COLUMBUS -- For some of the best players in the NHL, Sunday will be a day they likely won't forget.
The 2015 Honda NHL All-Star Game at Nationwide Arena (5 p.m. ET; NBCSN, CBC, TVA Sports) will feature many veterans of the event that showcases the League's top personalities.
But for 20 players of varying ages, this will be the first time they participate in an NHL All-Star Game. The teams were selected Friday by the captains, Nick Foligno of the Columbus Blue Jackets and Jonathan Toews of the Chicago Blackhawks.
"I remember going to the All-Star Game in Vancouver," said Blackhawks defenseman Brent Seabrook, who will play for Team Toews. "My dad took me and my brother. It was pretty cool to be able to be there and watch those guys skate around and play the game. That was definitely something that I dreamed of and I never really thought it would come true."
Seabrook will turn 30 in April. He's been a very good player in the League for a long time, a two-time Stanley Cup champion and an Olympic gold medalist. He plays on an NHL team full of star talent, so there have been times when he was overlooked.
Another decorated player from Seabrook's draft class of 2003 is Boston Bruins center Patrice Bergeron, who will play for Team Toews. He is a Stanley Cup champion, a two-time Selke Trophy winner, and a two-time Olympic gold medalist.
Bergeron's been considered one of the best two-way players in the League, but the rise of analytics and advanced statistics has elevated his stature. He's now considered one of the best centers, period, with no need to add a "two-way" qualifier.
"I'm just happy to be here, trying to soak everything in," Bergeron said. "It's another thing I can say that I was part of and I lived the experience, and I know how it's like. Definitely something that when I'll look back on my career, I'll be happy that I've done it."
The first-timers come from different backgrounds and generations. Team Foligno's Radim Vrbata is a 33-year-old wing from the Czech Republic who is on his sixth NHL team. He's settled in nicely next to Henrik Sedin and Daniel Sedin on the top line for the Vancouver Canucks, and his 18 goals are the most by any player who switched NHL teams this offseason.
Team Toews center Tyler Johnson is a 24-year-old from Washington who played in the Western Hockey League and wasn't picked in the NHL Draft, but he has become an integral player for one of the best teams in the League, the Tampa Bay Lightning. Johnson did not participate in the Honda NHL All-Star Skills Competition on Saturday and his status for Sunday is unclear.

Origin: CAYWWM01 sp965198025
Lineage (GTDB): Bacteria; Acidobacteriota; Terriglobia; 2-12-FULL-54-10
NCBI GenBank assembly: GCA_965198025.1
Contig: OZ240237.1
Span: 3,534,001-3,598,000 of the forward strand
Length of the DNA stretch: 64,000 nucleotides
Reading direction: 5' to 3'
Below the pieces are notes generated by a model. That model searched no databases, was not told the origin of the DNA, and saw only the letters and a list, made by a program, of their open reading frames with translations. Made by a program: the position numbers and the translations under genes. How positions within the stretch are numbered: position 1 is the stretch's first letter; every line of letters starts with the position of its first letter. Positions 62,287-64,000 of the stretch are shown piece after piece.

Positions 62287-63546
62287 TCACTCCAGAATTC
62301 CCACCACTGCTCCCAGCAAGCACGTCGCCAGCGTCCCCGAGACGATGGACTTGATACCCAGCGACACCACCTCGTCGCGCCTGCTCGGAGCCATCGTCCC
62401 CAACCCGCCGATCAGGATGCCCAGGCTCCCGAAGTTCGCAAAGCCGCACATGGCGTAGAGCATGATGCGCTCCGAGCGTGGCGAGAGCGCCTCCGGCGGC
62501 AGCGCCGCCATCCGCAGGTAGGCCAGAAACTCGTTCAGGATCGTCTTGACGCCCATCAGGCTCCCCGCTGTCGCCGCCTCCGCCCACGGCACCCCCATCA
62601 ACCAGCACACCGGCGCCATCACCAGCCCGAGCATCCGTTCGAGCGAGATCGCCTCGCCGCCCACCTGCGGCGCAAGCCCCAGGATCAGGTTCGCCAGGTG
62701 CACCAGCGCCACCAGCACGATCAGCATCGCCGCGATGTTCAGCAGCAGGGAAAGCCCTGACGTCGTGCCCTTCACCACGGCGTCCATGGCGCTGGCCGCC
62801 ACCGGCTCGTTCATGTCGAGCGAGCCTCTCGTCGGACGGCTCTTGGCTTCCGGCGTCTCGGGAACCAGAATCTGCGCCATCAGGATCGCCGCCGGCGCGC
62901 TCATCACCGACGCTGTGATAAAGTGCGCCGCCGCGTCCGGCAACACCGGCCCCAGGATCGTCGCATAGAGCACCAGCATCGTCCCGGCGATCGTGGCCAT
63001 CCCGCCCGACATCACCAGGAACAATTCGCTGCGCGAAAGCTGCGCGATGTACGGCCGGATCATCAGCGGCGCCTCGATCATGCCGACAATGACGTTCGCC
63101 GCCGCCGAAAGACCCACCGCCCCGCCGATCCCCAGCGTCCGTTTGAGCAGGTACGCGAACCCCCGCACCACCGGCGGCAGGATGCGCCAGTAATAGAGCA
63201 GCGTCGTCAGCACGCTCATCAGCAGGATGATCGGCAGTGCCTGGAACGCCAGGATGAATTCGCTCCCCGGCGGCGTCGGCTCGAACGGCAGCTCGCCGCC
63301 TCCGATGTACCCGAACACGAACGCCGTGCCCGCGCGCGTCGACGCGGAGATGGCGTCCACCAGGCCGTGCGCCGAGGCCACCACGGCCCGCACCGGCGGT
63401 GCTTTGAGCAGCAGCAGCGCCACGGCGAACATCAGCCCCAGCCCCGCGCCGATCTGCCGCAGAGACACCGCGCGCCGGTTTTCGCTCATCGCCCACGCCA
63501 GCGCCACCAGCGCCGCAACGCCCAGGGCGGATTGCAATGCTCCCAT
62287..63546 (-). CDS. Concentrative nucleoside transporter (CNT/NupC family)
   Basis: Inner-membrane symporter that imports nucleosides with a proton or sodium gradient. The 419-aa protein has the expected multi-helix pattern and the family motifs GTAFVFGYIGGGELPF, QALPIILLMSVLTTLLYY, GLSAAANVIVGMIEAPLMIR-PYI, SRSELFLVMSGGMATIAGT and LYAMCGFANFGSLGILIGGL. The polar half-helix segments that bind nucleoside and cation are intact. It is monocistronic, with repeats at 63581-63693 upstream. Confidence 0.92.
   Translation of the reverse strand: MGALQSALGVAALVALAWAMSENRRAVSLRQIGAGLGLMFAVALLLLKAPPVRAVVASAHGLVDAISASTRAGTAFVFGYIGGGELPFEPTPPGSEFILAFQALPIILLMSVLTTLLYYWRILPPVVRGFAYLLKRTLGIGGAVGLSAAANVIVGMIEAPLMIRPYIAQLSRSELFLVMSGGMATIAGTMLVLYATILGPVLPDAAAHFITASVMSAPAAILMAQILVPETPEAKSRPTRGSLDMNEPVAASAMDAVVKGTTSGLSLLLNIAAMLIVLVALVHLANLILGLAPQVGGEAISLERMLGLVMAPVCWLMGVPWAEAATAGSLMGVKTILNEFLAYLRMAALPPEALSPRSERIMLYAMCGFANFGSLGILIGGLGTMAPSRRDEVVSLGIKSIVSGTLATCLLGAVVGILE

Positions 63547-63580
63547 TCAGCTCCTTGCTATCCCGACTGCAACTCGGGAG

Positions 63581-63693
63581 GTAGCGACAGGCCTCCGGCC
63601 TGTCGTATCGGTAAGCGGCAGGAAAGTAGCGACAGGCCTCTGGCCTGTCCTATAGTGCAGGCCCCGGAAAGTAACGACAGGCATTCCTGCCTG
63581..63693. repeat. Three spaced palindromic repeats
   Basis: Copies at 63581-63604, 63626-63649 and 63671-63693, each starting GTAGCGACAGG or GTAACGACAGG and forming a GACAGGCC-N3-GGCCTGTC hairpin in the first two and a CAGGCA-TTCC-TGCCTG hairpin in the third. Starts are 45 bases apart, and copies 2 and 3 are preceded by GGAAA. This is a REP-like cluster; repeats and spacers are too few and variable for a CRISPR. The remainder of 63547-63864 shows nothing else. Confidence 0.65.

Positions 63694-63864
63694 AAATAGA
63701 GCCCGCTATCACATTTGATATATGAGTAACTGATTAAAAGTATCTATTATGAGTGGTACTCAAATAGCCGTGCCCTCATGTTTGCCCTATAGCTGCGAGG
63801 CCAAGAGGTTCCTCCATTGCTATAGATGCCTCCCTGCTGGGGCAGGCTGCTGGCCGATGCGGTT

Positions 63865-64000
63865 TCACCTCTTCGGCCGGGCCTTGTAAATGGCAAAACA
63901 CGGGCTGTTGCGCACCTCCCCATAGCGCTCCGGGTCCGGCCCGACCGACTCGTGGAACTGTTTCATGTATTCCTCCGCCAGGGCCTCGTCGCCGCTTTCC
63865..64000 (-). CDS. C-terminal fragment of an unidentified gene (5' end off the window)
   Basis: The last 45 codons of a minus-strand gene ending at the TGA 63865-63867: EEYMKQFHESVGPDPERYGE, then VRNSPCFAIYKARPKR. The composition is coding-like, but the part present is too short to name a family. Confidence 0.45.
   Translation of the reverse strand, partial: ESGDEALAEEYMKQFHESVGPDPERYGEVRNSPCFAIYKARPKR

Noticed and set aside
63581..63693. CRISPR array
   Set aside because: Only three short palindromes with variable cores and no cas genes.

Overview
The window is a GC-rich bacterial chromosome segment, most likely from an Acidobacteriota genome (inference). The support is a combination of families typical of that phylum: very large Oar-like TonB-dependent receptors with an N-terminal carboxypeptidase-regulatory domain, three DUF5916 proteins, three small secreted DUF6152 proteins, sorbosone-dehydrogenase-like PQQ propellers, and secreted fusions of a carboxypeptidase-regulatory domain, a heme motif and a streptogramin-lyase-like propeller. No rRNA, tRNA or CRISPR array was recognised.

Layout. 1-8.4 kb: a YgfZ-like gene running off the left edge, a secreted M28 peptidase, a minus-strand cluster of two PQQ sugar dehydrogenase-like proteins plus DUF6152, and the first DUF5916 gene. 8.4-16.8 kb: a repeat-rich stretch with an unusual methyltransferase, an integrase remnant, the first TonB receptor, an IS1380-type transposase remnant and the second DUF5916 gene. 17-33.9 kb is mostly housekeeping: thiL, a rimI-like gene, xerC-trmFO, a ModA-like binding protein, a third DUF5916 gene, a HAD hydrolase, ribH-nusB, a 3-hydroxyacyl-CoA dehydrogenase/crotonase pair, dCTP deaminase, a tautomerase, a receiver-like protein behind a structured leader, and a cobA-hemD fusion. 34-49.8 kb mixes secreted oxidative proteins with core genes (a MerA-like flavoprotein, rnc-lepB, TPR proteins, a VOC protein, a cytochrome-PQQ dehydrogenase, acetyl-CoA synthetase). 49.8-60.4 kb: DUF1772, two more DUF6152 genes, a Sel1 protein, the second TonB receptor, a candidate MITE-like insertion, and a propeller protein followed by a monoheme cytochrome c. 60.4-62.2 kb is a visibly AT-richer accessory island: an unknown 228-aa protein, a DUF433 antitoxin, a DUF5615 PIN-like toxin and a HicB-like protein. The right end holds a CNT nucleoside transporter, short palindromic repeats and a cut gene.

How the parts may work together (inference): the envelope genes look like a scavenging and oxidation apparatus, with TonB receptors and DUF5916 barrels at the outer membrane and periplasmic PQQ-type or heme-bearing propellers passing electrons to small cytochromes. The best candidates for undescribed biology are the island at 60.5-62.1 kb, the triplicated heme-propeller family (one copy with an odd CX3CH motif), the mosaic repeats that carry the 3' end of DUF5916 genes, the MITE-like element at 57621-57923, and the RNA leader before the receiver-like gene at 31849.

Then there are three rookies who were added to the rosters because of injuries, but all three could have been selected on merit. Nashville Predators forward Filip Forsberg of Team Toews, the favorite for the Calder Trophy, has 15 goals and 40 points in 45 games.
His top competition for the Calder might be 18-year-old defenseman Aaron Ekblad, another member of Team Toews. He has six goals, 25 points (the same as Seabrook and Ryan Suter of the Minnesota Wild), and is playing more than 22 minutes per game for the Florida Panthers, who are battling for a playoff spot in the Eastern Conference one season after selecting Ekblad with the No. 1 pick in the 2014 NHL Draft.
"There's quite a few superstars here, that's for sure," Ekblad said. "I'm awestruck just looking around. It's pretty cool."
A few of the first-timers are sure to receive a raucous welcome. Foligno and Blue Jackets teammate Ryan Johansen will play in their first All-Star Game, as will the NHL's leading scorer, former Blue Jackets forward Jakub Voracek, who will represent the Philadelphia Flyers for Team Toews.
Voracek will be playing for his former coach, Peter Laviolette, who is here after helping Forsberg and the Predators to the top of the NHL standings. Darryl Sutter of the Stanley Cup champion Los Angeles Kings will coach Team Foligno.
"It's going be fun. It's an All-Star Game, so it's going be a little bit different than a normal game," Voracek said. "I talked to [Laviolette] earlier. It was good to see him. We had a good relationship."
Fans can see the world's most talented players show off their skills in a more relaxed environment than a regular-season game. Players remember the time away from the ice they the most.
"Luckily I've been in the League long enough that I know a lot of the guys and have friends that seem to be in this every year. It's more fun to be around and what not than following it on TV," first-time all-star forward Bobby Ryan of the Ottawa Senators said. "I guess being a rookie in that sense, I'm just trying to soak it all up and enjoy the experience. It's a lot of fun. Whenever you get around a group of guys like this and you get the opportunity to just kind of hang out in the locker room, I think that's what we all look most forward to."